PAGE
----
When we run usability studies we are typically targeting a particular demographic, whether that is the general population, students in the UK, or women over 30 with at least one child as just a few examples.
Whatever our target audience, we can’t usually test all the people who are in this population due to the feasibility of accessing all these people, and the amount of time and money it would take.
Taking our UK student example, imagine we wanted to test two designs for a student bank account to see which design students preferred. In 2015-2016 there were 2.28 million students studying at a UK Higher Education facilities – that would take a huge amount of time, cost and effort to ask all those students to rate how attractive they found the two designs. And that’s assuming we can get all of them to take part in our study!
If we did have access to all the students in the UK, and they all gave us their attractiveness ratings, the mean we could calculate for each design would be the actual population mean. The population mean is made up of scores from everyone who fits the demographic we want to test. It always exists, but is largely unknown, as we are very rarely able to test everyone in our population of interest.
What we are doing when we run our usability study, say using 100 students in the UK, is taking a sample of the population we are interested in.
This sample size is a lot more manageable and cost effective and we hope our 100 UK students will be representative of the population of all UK students.
From this sample data we can get an idea of how well received the designs are, and it allows us to make a more informed decision about which design to implement on the website.
The problem with taking samples is sometimes our sample mean will be similar to the population mean, and sometimes we might collect a sample and the mean is actually quite different from the population mean. This is just due to something called sampling error.
The trouble is, we have no idea if our sample mean is a good or poor representation of the population mean. This where confidence intervals come in to help!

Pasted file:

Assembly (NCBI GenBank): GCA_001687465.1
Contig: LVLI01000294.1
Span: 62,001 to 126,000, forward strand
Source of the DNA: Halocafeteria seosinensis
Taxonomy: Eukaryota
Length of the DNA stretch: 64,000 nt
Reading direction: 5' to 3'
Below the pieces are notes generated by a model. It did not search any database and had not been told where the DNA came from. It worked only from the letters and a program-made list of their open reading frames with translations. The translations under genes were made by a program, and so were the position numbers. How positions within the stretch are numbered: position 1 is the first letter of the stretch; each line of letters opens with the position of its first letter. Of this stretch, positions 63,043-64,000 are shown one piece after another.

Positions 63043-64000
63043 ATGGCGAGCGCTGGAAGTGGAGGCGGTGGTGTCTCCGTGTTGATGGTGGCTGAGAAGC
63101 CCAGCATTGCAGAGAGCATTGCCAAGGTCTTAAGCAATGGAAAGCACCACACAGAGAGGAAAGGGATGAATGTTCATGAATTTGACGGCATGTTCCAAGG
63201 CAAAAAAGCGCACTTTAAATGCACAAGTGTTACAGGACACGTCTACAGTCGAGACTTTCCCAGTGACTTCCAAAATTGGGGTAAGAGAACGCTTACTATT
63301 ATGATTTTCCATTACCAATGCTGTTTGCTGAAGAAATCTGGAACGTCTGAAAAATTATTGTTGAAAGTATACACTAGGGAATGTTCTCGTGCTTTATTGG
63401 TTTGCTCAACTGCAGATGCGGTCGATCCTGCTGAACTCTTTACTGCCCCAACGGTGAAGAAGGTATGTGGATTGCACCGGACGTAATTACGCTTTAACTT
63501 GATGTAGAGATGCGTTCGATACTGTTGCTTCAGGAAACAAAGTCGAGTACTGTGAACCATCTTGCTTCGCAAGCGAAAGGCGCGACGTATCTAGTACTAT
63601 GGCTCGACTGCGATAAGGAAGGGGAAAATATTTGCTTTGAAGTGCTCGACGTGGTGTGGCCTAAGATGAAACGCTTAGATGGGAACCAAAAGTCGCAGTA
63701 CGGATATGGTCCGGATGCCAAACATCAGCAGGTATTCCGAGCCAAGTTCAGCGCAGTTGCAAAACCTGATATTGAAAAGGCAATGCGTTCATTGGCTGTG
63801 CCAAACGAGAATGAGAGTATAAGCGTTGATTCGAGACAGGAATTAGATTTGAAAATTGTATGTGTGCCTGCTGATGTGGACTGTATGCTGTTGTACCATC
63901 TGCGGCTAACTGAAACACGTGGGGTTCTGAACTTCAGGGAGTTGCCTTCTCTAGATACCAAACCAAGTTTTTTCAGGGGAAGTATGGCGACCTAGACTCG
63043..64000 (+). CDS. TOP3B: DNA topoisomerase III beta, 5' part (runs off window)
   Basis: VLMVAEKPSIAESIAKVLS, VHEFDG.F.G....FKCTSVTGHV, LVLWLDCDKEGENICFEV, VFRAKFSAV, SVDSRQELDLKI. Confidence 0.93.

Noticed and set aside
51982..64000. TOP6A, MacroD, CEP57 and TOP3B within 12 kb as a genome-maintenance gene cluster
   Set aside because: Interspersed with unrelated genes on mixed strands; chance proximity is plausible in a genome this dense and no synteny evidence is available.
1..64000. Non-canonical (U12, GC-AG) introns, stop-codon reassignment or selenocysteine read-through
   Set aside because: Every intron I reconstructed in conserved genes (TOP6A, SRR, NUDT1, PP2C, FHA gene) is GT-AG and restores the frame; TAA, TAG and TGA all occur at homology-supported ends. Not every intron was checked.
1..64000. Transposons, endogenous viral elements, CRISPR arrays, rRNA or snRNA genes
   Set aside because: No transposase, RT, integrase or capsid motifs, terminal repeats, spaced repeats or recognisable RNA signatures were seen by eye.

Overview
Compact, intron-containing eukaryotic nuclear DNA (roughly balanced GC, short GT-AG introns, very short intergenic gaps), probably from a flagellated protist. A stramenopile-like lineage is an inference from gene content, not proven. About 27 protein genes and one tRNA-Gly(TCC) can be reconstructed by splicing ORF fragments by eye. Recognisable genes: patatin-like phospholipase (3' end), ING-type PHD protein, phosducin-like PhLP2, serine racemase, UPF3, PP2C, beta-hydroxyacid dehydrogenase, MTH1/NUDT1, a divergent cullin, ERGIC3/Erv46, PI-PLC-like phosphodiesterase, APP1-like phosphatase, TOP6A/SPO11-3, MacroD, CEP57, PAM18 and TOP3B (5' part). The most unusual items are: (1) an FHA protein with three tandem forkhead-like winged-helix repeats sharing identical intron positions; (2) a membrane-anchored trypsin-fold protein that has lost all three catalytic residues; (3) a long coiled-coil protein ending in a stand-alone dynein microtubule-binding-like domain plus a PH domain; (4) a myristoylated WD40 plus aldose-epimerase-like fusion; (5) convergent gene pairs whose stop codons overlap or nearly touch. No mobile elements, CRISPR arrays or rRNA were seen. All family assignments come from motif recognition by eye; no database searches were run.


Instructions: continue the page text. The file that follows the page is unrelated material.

We won’t go into the details of sampling error and how we know how to calculate confidence intervals (phew!) but what exactly are they?
Confidence intervals are calculated from an estimate of how far away our sample mean is from the actual population mean; the amount of error (or discrepancy) from our sample mean to the population mean. Confidence intervals provide us with an upper and lower limit around our sample mean, and within this interval we can then be confident we have captured the population mean.
The lower limit and upper limit around our sample mean tells us the range of values our true population mean is likely to lie within.
You typically see 95% confidence intervals reported but what does this mean? If we calculate a 95% confidence interval, we can be 95% confident that our interval contains the population mean. If we ran our study again, we would be confident our new sample mean would fall somewhere in this interval. If we calculate a 80% confidence interval we could be 80% confident that our interval contains the population mean and so on.
What does this percentage associated with a confidence interval represent? It is how sure, or confident, we want to be that our interval contains the true population mean. If we are only 95% confident our confidence interval contains the population mean, we will 5% of the time have a confidence interval that won’t contain the population mean.
However, we will never know whether the confidence interval we have obtained is one of those 5%. This just something we have to come to terms with, that 5% of all the confidence intervals you look at over your lifetime will not contain the population mean.
If we want to be highly confident our interval captures the population mean we could calculate a 99% confidence interval. We would then be 99% confident that our population mean was captured within our confidence interval.
For example, looking at the same mean in Figure 1 below, we have calculated 95% and 99% confidence intervals, keeping the sample size and all other things constant. The 99% confidence interval has longer arms, in order to be more confident we have captured the population mean so we need to increase the width of our confidence intervals.
Figure 1: 95% and 99% confidence intervals around the same mean with the same sample size and standard deviation
When we run studies we want to be confident in the results from our sample. Confidence intervals show us the likely range of values of our population mean. When we calculate the mean we just have one estimate of our metric; confidence intervals give us richer data and show the likely values of the true population mean.
Sample size is one part of the equation used to calculate confidence intervals. If we increase our sample size (and kept everything else the same) we will see our confidence intervals reduce. When it comes to confidence intervals, the smaller the better! This is because we have a smaller range of values our population mean could lie within.
When time and money are tight in user research, sometimes we do have to rely on smaller sample sizes. However, by calculating the confidence intervals around any data we collect, we have additional information about the likely values we are trying to estimate.
Confidence intervals, although they may not seem it, are there to help! They make your data analyses richer and give you more from the metrics you captured and help you to make more informed decisions about your research questions.